"You'll never get ahead if you don't take care of what you have." - Doris Waddell, RIP

A historic building on our U of M-Morris campus - morris mn

A historic building on our U of M-Morris campus - morris mn
The multi-ethnic building was the original home of the music department at UMM. (B.W. photo)

Monday, June 20, 2016

We age better today, but we still get old

I'm hardly conscious that I am becoming an older person. Members of my generation never envisioned themselves becoming old, to be like those old people we remember from when we were growing up. People are in fact aging better today. Our society has made inroads on many fronts helping people age better.
That president of St. Cloud State who died in a car crash recently was 69. In my childhood, that would be considered old. Such a person would be retired. Today we read that he was 69 and think nothing of it. He had signed on for three more years at St. Cloud State. Earl Potter was the crusader who decided St. Cloud State simply had to cancel Homecoming. He probably realized this decision had become unavoidable. But, canceling Homecoming?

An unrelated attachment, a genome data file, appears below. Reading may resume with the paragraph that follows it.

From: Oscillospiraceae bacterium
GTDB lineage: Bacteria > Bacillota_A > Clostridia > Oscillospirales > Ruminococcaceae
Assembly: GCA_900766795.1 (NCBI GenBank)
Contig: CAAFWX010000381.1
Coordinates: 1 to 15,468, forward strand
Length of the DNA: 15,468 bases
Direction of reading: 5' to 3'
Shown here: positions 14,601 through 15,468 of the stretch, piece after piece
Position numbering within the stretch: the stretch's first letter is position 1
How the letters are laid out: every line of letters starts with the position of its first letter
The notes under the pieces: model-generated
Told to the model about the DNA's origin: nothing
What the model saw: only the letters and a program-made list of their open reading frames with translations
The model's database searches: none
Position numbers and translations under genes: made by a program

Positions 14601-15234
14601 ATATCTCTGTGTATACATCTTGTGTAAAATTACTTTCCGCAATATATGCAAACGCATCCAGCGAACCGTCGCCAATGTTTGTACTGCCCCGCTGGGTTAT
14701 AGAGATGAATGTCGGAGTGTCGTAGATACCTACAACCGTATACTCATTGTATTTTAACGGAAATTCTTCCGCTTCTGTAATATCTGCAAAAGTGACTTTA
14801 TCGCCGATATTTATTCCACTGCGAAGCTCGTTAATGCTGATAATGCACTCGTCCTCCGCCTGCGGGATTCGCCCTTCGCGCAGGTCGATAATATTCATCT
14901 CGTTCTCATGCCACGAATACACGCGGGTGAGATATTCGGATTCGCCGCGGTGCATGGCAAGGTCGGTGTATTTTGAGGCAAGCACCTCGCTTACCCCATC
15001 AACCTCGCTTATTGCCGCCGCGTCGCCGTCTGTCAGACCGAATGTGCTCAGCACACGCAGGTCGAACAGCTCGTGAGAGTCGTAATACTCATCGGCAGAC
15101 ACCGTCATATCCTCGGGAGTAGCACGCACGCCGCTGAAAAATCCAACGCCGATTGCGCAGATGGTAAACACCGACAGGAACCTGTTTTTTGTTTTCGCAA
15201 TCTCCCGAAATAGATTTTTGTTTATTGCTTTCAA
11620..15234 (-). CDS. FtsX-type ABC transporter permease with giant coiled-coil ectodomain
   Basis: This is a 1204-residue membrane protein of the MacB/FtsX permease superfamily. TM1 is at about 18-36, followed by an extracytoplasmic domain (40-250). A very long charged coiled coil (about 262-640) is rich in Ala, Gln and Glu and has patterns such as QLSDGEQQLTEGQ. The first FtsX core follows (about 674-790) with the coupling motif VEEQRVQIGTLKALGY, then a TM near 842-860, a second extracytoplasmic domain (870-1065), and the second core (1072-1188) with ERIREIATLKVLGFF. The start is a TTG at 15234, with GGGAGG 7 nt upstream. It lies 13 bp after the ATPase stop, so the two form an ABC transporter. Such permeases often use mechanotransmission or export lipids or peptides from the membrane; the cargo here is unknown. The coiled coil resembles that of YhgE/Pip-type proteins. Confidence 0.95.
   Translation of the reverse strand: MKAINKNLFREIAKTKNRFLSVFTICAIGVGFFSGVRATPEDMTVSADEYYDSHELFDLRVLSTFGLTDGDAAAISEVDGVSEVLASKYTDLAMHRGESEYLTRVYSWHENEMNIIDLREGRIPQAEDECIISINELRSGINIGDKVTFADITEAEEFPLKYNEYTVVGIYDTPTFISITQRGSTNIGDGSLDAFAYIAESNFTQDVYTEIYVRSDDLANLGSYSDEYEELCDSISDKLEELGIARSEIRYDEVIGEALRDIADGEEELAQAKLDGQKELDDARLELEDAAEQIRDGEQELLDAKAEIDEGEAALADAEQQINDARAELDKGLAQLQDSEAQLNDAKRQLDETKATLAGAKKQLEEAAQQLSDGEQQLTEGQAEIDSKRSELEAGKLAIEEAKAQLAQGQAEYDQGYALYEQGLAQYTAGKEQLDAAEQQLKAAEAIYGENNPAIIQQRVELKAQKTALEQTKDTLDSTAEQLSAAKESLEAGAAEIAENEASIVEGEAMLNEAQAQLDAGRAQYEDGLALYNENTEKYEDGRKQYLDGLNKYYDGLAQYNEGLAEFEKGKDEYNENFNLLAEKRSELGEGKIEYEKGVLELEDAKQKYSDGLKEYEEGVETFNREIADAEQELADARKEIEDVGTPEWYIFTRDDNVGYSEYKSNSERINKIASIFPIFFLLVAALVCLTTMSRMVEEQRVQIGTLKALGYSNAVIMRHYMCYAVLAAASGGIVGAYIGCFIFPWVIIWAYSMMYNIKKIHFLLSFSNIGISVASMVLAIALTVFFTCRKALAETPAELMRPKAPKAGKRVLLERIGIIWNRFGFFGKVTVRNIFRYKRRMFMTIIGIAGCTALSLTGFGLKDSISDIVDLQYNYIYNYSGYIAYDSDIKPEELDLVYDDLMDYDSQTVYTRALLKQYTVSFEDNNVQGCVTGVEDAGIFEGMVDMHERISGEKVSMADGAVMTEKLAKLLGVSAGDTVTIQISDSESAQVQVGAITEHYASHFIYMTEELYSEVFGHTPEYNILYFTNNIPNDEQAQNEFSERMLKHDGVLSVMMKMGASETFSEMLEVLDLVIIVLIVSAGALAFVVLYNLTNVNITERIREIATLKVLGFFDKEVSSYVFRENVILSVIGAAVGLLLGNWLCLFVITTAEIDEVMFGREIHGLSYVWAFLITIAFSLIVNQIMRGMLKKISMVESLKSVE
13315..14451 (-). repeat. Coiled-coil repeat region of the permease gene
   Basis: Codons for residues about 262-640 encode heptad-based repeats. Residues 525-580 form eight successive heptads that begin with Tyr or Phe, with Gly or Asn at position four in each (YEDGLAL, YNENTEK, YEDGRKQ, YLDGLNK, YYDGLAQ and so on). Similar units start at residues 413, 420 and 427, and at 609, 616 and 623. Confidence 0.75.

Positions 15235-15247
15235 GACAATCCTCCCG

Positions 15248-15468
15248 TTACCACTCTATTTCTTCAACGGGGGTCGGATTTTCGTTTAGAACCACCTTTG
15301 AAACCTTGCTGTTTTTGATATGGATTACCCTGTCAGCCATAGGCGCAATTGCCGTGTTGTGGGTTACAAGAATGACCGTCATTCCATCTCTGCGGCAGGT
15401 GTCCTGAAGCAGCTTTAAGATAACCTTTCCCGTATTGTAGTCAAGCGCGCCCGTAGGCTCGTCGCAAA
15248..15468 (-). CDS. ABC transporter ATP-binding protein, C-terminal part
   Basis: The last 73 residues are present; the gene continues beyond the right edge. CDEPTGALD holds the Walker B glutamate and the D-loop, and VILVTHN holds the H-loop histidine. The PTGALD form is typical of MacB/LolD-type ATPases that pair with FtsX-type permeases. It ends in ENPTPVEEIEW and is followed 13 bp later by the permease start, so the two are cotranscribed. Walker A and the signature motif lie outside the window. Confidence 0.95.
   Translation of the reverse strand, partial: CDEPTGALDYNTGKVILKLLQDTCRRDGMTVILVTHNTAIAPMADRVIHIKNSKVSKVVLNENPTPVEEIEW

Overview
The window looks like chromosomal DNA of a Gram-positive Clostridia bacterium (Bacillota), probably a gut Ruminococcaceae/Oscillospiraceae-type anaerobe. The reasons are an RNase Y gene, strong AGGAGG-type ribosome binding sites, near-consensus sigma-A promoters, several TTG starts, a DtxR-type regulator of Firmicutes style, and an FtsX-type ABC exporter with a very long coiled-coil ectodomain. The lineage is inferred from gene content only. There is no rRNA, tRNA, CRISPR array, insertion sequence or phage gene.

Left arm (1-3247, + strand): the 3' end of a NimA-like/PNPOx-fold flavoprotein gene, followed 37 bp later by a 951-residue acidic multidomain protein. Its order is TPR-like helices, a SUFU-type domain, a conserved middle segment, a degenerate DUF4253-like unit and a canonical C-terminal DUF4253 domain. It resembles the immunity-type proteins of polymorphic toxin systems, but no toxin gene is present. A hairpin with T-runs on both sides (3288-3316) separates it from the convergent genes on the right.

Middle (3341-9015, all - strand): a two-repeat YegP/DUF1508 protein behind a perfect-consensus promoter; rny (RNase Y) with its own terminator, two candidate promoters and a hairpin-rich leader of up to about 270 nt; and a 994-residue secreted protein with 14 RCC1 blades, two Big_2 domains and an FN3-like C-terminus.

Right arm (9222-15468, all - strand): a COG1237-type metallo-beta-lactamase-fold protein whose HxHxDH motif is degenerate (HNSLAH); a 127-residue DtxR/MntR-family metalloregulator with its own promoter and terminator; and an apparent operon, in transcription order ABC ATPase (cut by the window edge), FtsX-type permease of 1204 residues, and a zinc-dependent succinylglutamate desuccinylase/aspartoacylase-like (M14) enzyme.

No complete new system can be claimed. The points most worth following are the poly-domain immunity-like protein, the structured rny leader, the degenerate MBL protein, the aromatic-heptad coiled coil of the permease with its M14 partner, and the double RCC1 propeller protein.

Potter didn't make himself available for quotes at the time this decision was reported. I remember one of my old classmates, Mike Nistler, who puts out that "Minnesota Moments" magazine, was quoted on behalf of St. Cloud State. Today our University of Minnesota shields Eric Kaler by telling the press that the president is "not available" for giving quotes. It's as if some higher power hovers over President Kaler, keeping him silent whenever one of those embarrassing sports stories breaks.
I believe that St. Cloud State should have tried to beat down its party school reputation long ago. Homecoming there degenerated so far, some people used the word "riots." Light a dumpster on fire.
I wonder if President Potter was a victim of distracted driving. Was he on a cellphone call? Or was it simply a case of being 69 years old and not having quite the same reflexes or alertness as when younger? We are reminded of the fragility of life. One minute you are on your way to a work meeting, your mind on all sorts of little details. Then in a mere instant, all your worldly concerns are pushed aside and you die. No chance for contemplation or communication with loved ones. Your soul instantly departs this life for whatever God has in mind for you.
Age gives perspective